IDMC’s mid-year figures reveal the most significant new internal displacements associated with conflict, violence and disasters around the world between January and June 2019. The report serves as an important temperature gauge of global displacement halfway through the year, looking ahead to the trends and patterns expected in the months to come.
Einen Schwerpunkt legt IDMC auf die Grenzregion zwischen Mali, Burkina Faso und Niger, wo ein dramatischer Anstieg der Vertreibungen zu verzeichnen ist:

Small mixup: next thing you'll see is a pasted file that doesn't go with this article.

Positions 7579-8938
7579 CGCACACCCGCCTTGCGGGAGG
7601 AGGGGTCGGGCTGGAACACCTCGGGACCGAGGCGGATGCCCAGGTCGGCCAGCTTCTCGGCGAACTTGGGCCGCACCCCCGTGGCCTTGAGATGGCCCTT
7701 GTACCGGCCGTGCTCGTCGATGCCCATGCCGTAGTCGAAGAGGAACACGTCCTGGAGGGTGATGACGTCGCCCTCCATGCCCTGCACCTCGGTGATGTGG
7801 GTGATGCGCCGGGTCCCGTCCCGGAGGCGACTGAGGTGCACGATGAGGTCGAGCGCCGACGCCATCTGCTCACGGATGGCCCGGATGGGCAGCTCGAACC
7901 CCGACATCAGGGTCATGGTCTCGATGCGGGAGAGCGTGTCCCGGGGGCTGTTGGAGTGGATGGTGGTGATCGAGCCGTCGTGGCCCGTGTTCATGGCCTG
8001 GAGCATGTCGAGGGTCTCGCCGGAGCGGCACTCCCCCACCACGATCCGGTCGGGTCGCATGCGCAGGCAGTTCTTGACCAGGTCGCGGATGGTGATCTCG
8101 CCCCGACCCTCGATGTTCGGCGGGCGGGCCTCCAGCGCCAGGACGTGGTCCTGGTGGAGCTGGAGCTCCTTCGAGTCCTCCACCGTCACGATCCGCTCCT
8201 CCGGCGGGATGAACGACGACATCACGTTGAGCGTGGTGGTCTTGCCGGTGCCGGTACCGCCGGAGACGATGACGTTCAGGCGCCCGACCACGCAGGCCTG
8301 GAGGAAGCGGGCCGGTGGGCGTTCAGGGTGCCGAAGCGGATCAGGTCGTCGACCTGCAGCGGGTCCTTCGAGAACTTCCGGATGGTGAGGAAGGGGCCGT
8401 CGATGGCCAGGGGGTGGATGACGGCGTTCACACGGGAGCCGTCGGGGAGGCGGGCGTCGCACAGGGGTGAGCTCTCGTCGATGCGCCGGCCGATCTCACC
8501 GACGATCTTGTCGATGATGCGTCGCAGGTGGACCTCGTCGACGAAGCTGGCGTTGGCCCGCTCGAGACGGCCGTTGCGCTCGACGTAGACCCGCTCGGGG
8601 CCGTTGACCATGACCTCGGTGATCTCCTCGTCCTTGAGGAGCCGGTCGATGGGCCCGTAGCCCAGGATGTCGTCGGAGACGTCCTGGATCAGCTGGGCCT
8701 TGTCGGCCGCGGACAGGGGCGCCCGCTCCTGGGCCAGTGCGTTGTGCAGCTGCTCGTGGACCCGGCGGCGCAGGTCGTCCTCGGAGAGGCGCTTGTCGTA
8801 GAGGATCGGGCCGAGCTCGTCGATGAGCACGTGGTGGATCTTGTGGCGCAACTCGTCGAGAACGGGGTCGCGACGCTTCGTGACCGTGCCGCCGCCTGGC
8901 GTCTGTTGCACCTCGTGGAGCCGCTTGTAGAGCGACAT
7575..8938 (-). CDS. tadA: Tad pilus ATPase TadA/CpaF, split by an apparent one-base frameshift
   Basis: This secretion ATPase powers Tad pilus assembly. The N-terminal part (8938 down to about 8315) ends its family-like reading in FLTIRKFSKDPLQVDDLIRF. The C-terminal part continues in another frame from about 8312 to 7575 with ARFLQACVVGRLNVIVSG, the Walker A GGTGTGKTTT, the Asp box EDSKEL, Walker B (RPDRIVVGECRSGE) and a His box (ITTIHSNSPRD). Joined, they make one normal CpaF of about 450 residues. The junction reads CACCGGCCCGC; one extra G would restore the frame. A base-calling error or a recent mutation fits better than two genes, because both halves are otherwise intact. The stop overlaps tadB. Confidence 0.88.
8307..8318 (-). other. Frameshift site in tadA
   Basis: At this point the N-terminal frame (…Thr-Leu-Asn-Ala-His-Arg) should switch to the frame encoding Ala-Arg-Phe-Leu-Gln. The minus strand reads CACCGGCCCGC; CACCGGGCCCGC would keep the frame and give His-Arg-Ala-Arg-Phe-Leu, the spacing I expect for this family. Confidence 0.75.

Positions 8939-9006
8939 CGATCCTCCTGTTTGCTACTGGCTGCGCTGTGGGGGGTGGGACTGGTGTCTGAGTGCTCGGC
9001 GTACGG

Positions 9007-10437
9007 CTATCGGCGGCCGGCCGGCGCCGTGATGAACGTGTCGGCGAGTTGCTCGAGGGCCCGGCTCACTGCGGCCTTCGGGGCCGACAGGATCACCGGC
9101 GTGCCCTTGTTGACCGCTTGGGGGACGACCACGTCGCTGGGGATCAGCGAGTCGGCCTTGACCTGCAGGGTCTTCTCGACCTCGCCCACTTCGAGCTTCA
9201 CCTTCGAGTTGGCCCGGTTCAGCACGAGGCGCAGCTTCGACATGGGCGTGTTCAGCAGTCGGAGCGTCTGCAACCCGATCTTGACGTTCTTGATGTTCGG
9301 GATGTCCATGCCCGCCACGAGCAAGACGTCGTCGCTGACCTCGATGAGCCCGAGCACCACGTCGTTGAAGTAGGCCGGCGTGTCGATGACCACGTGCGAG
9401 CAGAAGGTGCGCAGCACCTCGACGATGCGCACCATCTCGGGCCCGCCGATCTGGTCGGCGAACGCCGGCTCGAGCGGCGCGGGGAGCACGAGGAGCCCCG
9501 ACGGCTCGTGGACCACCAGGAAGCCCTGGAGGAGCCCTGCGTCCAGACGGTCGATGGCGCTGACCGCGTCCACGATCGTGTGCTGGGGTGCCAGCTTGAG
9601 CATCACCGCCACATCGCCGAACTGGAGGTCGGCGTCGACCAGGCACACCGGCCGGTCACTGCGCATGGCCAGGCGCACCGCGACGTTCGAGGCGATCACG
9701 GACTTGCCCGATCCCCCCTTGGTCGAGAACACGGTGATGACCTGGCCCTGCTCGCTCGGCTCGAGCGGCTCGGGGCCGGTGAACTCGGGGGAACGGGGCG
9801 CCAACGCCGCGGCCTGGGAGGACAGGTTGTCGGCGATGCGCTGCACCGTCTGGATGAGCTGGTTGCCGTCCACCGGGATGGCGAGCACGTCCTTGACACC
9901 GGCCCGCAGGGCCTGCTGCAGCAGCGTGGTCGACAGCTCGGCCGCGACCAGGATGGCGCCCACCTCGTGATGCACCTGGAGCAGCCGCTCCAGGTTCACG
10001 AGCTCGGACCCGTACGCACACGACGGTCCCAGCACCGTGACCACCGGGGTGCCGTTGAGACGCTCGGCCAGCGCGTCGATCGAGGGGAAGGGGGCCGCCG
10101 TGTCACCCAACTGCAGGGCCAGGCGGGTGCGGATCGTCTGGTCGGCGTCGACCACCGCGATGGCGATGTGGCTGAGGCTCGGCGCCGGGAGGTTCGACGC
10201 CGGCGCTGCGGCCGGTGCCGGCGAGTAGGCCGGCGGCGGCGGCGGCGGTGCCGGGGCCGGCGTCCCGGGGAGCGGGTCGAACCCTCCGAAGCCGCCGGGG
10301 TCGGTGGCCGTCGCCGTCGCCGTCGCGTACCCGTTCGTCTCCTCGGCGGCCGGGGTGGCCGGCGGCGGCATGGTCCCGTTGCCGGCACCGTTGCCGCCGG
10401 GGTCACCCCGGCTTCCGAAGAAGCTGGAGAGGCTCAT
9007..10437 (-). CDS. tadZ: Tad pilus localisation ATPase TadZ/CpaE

Border areas between central Mali, northern Burkina Faso and south-western Niger have been plagued by violence since 2018. The violence has its roots in the activities of several local but globally oriented jihadist groups that have spent years laying the ground-work for armed insurgencies that are now wreaking havoc across the three countries.Some of the disputes involve access to land and water, but many attacks are part of efforts to root out individuals linked to extremist groups or to take revenge for previous attacks. Jihadist militants contained in northern Mali in 2012 have gained ground in central areas of the country and across the border in Burkina Faso and Niger by recruiting from the Fulani community, pastoralists who have been marginal-ised by governments and development programmes that favour agriculture.29This situation has spawned a growing number of self-defence militias, and as the violence spirals out of control, armed groups have burned homes, destroyed the livelihoods of whole communities, laid siege to villages and perpetrated severe human rights violations. Many of those displaced are left traumatised, and governments and humanitarian organisations struggle to meet their urgent needs for shelter, food, water and healthcare.More than 140,000 new displace-ments were recorded in Mali in the first half of 2019, a higher figure than for the whole of 2018, and about 173,000 were recorded in Burkina Faso, the highest figure ever reported. The violence has also spilled over into the Tahoua and Tillaberi regions of south-west Niger, triggering an increase in displacement. Across the country as a whole, 42,000 new displacements were recorded between January and June, which represents more than 80 per cent of the total for the whole of 2018. The government passed a law in December 2018 which is intended to protect the country’s displaced people. As the security situation deteriorates in the three countries’ border areas, they face the difficult task of providing those displaced with adequate protec-tion and assistance. The ultimate aim must be to ensure that they are able to achieve durable solutions to their displacement, but as of today most are afraid to return home because of prev-alent insecurity and scarce resources. Instead, they struggle to get by in over-stretched host communities